The “This Is America” video explores major tenets of American life, such as gun violence, the entertainment industry, appropriation of and appreciation for black culture, and more. While cultural critics have arrived at different conclusions, almost all agree that it’s an intricate piece of social commentary on the state of America in 2018.
Some have even contrasted Glover’s recent path toward a more politically progressive public persona with Kanye West’s recent embrace of President Trump and the right, resulting in Glover being dubbed the “anti-Kanye.”
Many culture consumers, however, have called out the auteur for the past content of his comedy and music, which many claim is misogynistic, homophobic, fetishistic of Asian women and dismissive of rape — among other things.
Thirty years ago, a celebrity like Glover would toil away at his craft (or crafts, in his case) somewhat quietly for years before breaking into the mainstream. Back then, without YouTube videos and the social media conversations that surface them, his NYU comedy troupe, Derrick Comedy, would probably be known to only Glover’s most ardent fans. His early, less-polished standup routines and rap albums might have slipped by the discerning public.
Glover benefited from this new era, as many of his early comedy sketches went viral, leading to an offer of a writing job on “30 Rock” when he was still in college.
His music also found success on the Internet, his early mix tapes blowing up to the point that he was dubbed an Internet rapper by several outlets. He grew so fascinated with the Web that he named one of his records “Because the Internet” and constantly spoke of his love and fear of it in interviews.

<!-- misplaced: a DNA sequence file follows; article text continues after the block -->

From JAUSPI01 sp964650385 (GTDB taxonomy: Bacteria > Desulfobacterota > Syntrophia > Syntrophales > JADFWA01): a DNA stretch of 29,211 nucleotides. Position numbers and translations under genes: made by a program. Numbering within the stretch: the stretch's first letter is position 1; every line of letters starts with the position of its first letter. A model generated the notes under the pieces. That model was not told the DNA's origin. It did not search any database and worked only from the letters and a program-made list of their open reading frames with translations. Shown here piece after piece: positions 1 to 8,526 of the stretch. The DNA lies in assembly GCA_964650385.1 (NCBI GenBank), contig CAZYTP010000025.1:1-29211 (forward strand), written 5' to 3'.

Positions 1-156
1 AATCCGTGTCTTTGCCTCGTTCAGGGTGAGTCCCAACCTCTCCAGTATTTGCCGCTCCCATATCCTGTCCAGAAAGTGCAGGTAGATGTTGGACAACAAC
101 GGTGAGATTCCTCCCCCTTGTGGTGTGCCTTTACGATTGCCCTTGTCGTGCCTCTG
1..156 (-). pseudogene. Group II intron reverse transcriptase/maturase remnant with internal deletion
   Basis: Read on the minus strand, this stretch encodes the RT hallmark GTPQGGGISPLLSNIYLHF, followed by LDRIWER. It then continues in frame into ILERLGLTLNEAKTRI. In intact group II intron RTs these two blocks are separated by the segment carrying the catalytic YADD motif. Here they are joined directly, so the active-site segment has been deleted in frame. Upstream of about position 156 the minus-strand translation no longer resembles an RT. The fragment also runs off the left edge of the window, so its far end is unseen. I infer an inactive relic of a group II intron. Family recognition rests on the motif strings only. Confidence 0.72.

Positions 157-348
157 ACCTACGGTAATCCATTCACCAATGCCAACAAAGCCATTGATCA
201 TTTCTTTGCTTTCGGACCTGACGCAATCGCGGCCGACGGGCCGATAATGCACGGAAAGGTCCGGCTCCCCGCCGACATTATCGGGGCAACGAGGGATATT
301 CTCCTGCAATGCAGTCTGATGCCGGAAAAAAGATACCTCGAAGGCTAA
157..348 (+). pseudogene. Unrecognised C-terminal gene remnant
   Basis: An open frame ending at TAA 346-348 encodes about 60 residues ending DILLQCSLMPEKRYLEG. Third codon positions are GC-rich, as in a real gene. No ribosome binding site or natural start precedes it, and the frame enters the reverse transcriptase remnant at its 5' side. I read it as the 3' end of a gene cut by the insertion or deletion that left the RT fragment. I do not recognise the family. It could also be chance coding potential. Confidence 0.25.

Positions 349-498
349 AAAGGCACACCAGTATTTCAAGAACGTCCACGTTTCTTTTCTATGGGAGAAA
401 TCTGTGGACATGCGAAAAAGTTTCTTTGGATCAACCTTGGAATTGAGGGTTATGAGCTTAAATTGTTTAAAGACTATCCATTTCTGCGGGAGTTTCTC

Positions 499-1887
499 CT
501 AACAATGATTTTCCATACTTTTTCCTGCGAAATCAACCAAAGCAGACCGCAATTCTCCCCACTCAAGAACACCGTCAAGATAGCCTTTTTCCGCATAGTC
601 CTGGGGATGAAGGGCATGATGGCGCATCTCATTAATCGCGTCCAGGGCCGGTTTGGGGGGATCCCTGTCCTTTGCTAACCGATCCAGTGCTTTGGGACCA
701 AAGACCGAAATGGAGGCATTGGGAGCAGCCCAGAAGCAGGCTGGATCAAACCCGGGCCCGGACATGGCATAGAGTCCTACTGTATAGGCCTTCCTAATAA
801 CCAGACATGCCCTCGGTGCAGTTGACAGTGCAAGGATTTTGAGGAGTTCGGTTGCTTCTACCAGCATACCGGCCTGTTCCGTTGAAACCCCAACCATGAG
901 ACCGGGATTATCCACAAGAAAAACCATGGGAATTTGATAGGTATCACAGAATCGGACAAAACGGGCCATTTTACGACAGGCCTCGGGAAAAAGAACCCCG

“At this point with the Internet,” he told Vice, “it feels like we’re just giving a handgun to an infant and going, ‘Don’t shoot yourself.’”
In many ways, the Internet defined him.
As cultural critic Andy Greenwald said on the Ringer’s “The Watch” podcast, “This is a guy, who has in a way that is very specific to our era, has come of age very much in public. He has been famous for a while. … He has been learning and struggling and adapting and growing in public for a while. And that can go super badly.”
Glover’s past lives alongside his present. And that past is seen by many as controversial.
One of his first viral hits with his aforementioned comedy troupe was called “Bro Rape: A Newsline Investigative Report.” The sketch, which features Glover raping a fellow male student, has racked up more than 11 million views on YouTube.
It also led to enough outcry that he was eventually forced to defend it in the Guardian. When asked about it in 2011, he said, “I think it’s odd that you can’t joke about rape, when people joke about murder all the time. A lot more people are dying than getting raped. I think it’s a comedian’s job to make everything funny. Nothing is off-limits.”
“If you take risks, you face the possibility you might fail,” he continued. “But I believe the perfect joke would turn someone. My sister has mental problems, but I use the word ‘retard’ in my comedy. Do I love her any less? Would I go up to a mental ward and say: ‘You’re idiots’? No. I would never do that, but sometimes saying retard is funny, it’s a release.”